And it's growing up with this acceptance and support system, that according to co-star Dascha Polanco (Daya), has turned Wiley into the person she is today: "As a friend, as a cast mate, she's very accepting of everyone," Dascha tells us. Being in her current position—Wiley knows there is a great duty beyond acceptance, which is to be a good role model for the LGBT community.
"I think that what comes along with my visibility is a responsibility, and I don't take that lightly. I want to make sure that any young person or anyone really who is looking up to me—who sees a glimpse of who I am as a person—that they see no shame, that they see pride, and that I'm truly unabashed about the person that I am."
And in a Hollywood that is finally celebrating actors who come out—on their own terms—Wiley is using platforms like Instagram (with her 1.6M followers) to share her pride, her feed being full of everything from selfies and funny memes to intimate kissy pics with her girlfriend, Orange Is the New Black writer Lauren Morelli. Samira likes to keep their relationship private, but mentions that while they don't share makeup, they do share clothes since both are a similar size. "I actually am wearing her shirt right now," Wiley divulges on set.
And while life on screen in Litchfield might be fictionalized for the show, it doesn't mean some of the stereotypes of being in a lesbian relationship don't follow her around in real life. When asked about people putting labels on her and her girlfriend like "lipstick" or "tomboy", Wiley thinks the whole classification system is passé.
"I don't really have a word for myself, or a category that I put myself in. I don't think about it too much, I just wear what feels good. If I can look in the mirror with whatever I have on, if it makes me stand a certain way, if it makes me smile, then I don't care whether it's from this end of the spectrum or the other end. I remember this belief: That Sunday is for God, and that you wear your best for God, your most glamorous dresses on Easter Sunday, and feeling like a million bucks. And growing up and learning more about myself, I feel like life is all about finding the middle, so I have gone back and forth to different styles, from girly to dressing completely like—as we would say in society and for lack of better words—like a "boy.'"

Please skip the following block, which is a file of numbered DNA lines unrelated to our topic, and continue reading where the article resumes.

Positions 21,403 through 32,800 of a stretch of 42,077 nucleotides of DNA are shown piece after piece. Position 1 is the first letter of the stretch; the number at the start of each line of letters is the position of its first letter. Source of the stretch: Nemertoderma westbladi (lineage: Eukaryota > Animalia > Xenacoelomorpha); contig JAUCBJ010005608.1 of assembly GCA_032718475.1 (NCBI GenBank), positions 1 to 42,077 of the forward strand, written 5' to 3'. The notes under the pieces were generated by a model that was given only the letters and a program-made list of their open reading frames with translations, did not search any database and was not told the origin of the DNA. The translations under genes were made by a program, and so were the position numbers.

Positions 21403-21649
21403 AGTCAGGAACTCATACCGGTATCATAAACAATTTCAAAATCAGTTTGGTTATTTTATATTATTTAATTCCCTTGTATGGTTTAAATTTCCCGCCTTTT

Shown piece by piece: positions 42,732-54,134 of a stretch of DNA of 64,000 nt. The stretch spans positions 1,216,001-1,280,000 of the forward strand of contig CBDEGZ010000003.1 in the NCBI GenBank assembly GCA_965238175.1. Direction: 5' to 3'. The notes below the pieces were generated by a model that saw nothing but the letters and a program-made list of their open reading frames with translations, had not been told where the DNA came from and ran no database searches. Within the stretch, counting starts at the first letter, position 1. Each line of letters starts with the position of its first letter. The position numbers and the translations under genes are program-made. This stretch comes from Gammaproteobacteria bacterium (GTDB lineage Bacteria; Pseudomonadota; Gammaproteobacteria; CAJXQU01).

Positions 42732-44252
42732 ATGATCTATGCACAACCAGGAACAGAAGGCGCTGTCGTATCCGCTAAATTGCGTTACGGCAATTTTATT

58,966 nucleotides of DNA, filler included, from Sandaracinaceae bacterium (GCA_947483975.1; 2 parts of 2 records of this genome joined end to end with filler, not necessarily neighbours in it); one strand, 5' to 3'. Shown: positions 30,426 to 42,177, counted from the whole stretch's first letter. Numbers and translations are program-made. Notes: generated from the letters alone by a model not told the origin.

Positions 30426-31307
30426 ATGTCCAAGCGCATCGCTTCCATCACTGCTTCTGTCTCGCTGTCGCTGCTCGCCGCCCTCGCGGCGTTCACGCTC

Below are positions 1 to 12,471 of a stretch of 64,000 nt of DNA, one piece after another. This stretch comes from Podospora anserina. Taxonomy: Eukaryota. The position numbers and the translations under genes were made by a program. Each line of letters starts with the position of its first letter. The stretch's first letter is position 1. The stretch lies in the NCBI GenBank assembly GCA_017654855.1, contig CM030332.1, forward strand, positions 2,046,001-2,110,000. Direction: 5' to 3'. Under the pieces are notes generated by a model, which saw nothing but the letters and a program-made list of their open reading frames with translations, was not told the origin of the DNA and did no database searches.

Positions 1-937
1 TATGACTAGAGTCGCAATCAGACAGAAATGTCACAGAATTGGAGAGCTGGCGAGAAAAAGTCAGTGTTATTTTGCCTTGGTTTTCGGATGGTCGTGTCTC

For Wiley—who will be seen in upcoming film, 37, about the murder of Kitty Genovese— there's a knowledge and maturity in being herself (at 5'3 and a size 0) that proves some of the best things come in small packages. "I was at a photo shoot and one of the people who was helping me try on different clothes—I had an outfit on—and she goes, 'Oh don't worry, so-and-so is a whiz with Photoshop.' She was referencing some part of my body and I couldn't believe it!"
"It just made me more aware of Hollywood— Oh my God, how are these girls supposed to love themselves? How are they supposed to feel any pride or feel like they can even achieve anything that is put in front of them?" she asks. And even though Orange Is the New Black has been praised for its diversity in casting of different ethnicities and women of all shapes and sizes, Wiley says—having it been the only show she's ever starred on—that she was at first naïve to the fact that "some of the actresses on the show wouldn't be cast on network television shows. How horrible is that, the unachievable goal that is put in front of girls every day? Look at someone like Danielle Brooks [who plays Taystee], she is sexy, you know? These women are sexy and they look like other women—they look like the people that are watching them."
But despite that on-set stylist and the pressures of a Photoshopped Tinsletown, Wiley has already unlocked what makes her happy and that's what keeps her going, because she loves herself, and not in some weird, vain, Zoolander-y kind of way.
"I do love myself, and what we need to strive for is young people loving themselves [too]. Because you can't move forward—you can't have people love you, you can't look at other people and accept them for who they are—unless you completely love yourself."